is willing to send the incremental zone change information, but
       is unable to do so in a single response message due to message
       size limitations.

       An IXFR server MUST NOT send this type of IXFR response over
       connection-oriented transport (TCP), but it MAY use this type of
       response over connectionless transport (UDP).

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       An IXFR client that receives over connection-oriented transport
       an IXFR response message (as the first response message related
       to its IXFR query) that contains only a single SOA RR with sn_n
       unequal to sn_o MUST discard the response message (see below).

       Note again that the "truncated response message" mechanism
       specified in RFC 1035, which is signalled by setting the TC bit
       in a response message, MUST NOT be used in an IXFR response.  An
       IXFR client that receives an IXFR response message with the TC
       bit set MUST discard the message (see below for details).

   c.  The server serial (sn_n) differs from the client serial (sn_o)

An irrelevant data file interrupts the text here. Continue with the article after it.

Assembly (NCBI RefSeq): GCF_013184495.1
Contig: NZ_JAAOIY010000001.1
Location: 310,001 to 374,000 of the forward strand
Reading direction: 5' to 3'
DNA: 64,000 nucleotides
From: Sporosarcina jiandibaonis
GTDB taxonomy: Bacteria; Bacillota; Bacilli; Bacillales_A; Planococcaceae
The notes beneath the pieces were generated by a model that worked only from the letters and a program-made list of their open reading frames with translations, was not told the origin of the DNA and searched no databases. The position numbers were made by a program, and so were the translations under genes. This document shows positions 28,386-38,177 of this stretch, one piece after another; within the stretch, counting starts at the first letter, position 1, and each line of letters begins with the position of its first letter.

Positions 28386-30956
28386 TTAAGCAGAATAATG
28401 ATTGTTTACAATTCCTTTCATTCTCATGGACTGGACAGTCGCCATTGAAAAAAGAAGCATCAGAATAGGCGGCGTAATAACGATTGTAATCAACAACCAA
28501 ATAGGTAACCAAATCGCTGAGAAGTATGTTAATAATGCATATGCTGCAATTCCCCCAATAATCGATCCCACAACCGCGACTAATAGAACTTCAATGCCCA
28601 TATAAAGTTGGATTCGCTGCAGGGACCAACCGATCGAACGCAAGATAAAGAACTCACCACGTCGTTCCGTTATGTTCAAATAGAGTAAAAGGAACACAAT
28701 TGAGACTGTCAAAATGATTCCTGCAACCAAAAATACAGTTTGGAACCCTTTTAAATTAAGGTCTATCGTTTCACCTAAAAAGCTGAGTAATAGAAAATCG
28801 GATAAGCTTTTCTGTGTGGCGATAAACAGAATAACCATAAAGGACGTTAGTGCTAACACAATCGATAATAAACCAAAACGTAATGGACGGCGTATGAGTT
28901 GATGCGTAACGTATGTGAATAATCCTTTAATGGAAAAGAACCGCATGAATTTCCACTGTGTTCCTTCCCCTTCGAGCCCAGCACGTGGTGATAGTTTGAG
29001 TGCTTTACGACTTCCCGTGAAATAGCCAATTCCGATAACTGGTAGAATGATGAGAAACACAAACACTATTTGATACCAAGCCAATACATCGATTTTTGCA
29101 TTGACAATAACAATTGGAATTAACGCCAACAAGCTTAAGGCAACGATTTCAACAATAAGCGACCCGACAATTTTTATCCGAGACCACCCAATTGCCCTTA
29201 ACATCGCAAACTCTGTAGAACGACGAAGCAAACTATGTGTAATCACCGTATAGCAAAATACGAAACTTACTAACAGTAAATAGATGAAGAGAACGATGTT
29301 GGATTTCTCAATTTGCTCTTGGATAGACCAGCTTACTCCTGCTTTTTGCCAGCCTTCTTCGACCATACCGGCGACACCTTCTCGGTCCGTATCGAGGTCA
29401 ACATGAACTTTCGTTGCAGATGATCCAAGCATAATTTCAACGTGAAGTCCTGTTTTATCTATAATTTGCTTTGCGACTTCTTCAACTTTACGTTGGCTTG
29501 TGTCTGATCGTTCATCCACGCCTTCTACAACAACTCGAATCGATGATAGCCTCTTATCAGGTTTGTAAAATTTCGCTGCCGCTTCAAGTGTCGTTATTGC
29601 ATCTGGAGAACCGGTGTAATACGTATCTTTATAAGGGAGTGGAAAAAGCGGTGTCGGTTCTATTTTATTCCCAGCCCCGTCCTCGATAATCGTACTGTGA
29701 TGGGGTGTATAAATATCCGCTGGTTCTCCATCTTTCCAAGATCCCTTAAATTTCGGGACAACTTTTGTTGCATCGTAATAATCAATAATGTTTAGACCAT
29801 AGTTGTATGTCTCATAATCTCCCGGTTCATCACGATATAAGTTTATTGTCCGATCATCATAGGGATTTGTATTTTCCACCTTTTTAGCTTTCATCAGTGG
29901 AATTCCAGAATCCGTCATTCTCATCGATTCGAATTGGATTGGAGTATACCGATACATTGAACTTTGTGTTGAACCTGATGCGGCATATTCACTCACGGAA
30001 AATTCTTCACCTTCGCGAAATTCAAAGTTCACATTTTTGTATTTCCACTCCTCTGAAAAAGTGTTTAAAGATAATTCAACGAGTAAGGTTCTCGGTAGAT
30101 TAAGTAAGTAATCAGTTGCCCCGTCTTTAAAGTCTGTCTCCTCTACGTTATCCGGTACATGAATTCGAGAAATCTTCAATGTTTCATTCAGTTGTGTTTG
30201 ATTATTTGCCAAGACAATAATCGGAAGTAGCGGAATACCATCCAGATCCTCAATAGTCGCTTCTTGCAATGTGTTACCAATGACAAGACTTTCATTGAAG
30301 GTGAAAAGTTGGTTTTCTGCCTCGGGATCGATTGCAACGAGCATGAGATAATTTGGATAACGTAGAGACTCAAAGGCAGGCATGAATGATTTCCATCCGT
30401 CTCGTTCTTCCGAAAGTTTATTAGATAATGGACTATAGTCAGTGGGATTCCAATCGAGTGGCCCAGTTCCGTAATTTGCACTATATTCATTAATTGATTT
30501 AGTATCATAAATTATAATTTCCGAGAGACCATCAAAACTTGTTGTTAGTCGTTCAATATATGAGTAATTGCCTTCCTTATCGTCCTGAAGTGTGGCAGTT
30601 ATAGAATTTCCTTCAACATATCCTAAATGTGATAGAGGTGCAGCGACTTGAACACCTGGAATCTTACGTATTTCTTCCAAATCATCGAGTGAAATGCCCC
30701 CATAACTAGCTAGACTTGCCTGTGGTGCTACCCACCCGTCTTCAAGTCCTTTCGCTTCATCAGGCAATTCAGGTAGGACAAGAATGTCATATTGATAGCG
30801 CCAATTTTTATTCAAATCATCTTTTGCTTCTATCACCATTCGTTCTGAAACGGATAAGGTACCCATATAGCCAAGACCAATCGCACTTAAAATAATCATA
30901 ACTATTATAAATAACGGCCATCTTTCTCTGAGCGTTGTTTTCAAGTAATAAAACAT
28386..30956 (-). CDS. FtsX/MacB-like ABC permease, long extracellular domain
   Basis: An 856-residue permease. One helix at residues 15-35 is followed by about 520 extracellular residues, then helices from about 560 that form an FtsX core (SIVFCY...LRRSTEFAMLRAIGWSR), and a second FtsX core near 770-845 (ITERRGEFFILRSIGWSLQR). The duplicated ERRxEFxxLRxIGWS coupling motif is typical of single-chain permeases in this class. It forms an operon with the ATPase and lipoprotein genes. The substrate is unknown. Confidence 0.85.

sent in the Authority section of the IXFR query, and this SOA RR
       is followed by another SOA RR in the same response message.  In
       this case, the IXFR response is an incremental response.

       If this second SOA RR also carries sn_n, the IXFR client SHOULD
       assume that the server exposes behavior arguably not explicitly
       forbidden in RFC 1995 to signal case a) above; an IXFR client
       SHOULD accept for resiliency an IXFR response with exactly these
       two copies of the same SOA RR sent in a single response message
       as an "empty incremental response" indicating that the client's
       version of the zone is current.  Otherwise, the client MUST
       discard a response starting with two copies of the sn_n SOA RR.